Last Saturday, I had the opportunity to watch Promised Land in the cinema, and as going to the cinema is a rare pleasure for me I enjoyed the film.
Apart from my personal experience, the film is in this post because it is about fracking. Concretely, it is quite critical with fracking companies ppractices and reveals possible strong negative effects of fracking in the environment.
Fracking is subject that is gaining some presence here as some gas could be extracted from our lands. Oil or natural gas discovery has been one of the dremas of any world wide government, a synomnim of wealth and prosperity for the country or at least for some in the country (this depends on the sharing procedure, but it is not the object of this post). On the other side ecologists are afraid of the side effects of this technology.
In climate and energy related blogosphere it hs been discussed many times. For example, an Oli Crash post is very pessimistic about fracking possiblities. The basic argument is that its expensive, much more than accepted. Climate progress is skeptic respecting fracking too. This web is fairly optimistic. Some consider it is the only low carbon solution for China as it hahas helped the USA emission reduction. Maybe the one that I found more convincing is the numerical skepticism by David Appel. The CO2 reduction (compared to coal) could be generously compensated by methane emissions.
One of the things that surprised me in the film is that theydid not even mention renewables, as if they were not present in the USA. I think we are too late to think about provisional solutions or fracking bridges. We need clear emission reductions and renewables are far better for that than fracking, in fact gas is a fossil fuel, maybe cleaner or maybe cheap sometimes (or not), but a CO2 producing fossil fuel, and this is not a solution to climate change, it is a problem. Natural gas could the the last fossil fuel to sustitute but not the prefered to install.
This study published in Nature is very interesting because makes numbers about emission targets, the peak emission year and the consequences up to 2100. The study recognizes the great grade of uncertainty in some aspects as the absolute amount of consequences and this in my opinion gives it more credibility.
On the other hand it states clearly than the date and the amount of the peak of emission is more important than the later reduction rate. It says that even if it very difficult to know what will happen exactly the proportion of it will be much lower if we peak our emissions fast.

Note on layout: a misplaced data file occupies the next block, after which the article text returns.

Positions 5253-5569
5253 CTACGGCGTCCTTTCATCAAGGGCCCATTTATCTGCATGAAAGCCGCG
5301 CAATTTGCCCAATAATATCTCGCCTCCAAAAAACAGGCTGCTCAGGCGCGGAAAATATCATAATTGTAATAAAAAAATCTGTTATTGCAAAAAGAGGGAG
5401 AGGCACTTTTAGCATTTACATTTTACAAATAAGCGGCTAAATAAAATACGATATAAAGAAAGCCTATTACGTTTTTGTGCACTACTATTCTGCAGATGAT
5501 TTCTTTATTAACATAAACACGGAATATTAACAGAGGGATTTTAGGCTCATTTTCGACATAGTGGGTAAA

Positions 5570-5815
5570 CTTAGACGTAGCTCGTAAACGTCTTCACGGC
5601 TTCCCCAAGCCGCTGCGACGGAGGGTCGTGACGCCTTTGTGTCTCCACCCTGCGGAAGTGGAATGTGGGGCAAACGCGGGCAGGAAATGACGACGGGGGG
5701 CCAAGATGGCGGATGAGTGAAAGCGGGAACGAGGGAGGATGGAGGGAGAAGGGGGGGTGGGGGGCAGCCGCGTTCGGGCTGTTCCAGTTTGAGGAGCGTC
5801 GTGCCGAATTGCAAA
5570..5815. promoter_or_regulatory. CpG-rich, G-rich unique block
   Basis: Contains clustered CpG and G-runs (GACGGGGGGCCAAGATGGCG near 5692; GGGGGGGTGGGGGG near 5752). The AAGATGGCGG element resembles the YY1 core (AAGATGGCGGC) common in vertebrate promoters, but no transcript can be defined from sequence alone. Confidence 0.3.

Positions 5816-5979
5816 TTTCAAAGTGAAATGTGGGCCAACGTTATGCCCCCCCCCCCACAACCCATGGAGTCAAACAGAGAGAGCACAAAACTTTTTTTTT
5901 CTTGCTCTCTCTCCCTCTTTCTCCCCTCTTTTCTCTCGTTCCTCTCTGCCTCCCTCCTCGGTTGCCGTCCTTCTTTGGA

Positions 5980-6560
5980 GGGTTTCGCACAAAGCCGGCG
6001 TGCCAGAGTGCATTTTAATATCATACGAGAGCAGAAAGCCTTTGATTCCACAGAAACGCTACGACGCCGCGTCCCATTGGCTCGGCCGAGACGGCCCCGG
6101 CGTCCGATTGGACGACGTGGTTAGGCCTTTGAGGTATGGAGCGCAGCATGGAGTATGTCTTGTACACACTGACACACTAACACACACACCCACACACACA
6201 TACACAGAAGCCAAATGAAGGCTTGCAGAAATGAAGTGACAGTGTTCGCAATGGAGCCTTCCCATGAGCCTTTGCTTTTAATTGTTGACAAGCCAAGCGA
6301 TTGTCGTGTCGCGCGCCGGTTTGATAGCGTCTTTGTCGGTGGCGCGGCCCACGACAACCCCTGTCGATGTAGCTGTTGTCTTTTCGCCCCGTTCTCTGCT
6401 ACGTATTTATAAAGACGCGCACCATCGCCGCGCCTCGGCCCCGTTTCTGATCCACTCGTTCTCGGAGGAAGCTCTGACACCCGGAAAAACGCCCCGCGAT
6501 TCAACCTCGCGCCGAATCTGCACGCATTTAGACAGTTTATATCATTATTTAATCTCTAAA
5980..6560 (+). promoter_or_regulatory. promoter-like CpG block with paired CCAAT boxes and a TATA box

I find this result interesting, important and encouraging at the same time. Because it would not be so difficult to peak world emissions:
- Most European nations and maybe the USA have done so
- The BRICS, concretely China and India had better add new power by renewables than coal, it makes sense in many aspects.
- The poorest countries do not have much influence in the decisions nor in the emissions, but for them too renewables with help of richer countries make more sense.
Going further to the 80% reduction from current emissions as the final target seems much more difficult but this study finds we have some extra time for that. So let’s start with the first step: the world emissions peak.
LED lamps from wikipedia
Today I have bought some led bulbs for my house, I have needed some time really to check the different connectors and chose the correct letters and numbers but finally I hope to have bought the correct ones by internet. At home we changed most of our incandescent bulbs many years ago by fluorescent ones, except some that due to the connector were impossible to find. And some fluorescent bulbs were deceptive because they did not last long but many other are long-lasting and I do not intend to change them before they die out.
So, this substitution operation was only partial, some of the last no-fluorescent-no-leds and some missing gaps. But the most interesting part is a back-of-the-envelope figure I made to calculate the electrical consumption with any of the options. The calculation procedure was simple: for each room of the house count the number of bulbs and the required power with any of the options and then estimate the number of light hours daily. The difference was greater than I expected:
- 62 KWh per month with incandescent bulbs
- 26 KWh per month with fluorescent bulbs
- 7 KWh per month with led bulbs
I got even happier after the estimation. I was surprised by the difference because hour energy consumption per month is not more than 150 KWh and we are more or less in the second stage. But was it economical? I am convinced so, even more, if not something would be really wrong in our economy.
The nice thing is that this shows we have the technology to reduce our energy consumption and emissions in just a click of the mouse, efficiency is possible and will be the most important source of energy in the first world if everything goes right because it is needed and not so difficult in some cases. By the way, I still have a lot of bulbs to change in the future to reduce my emissions.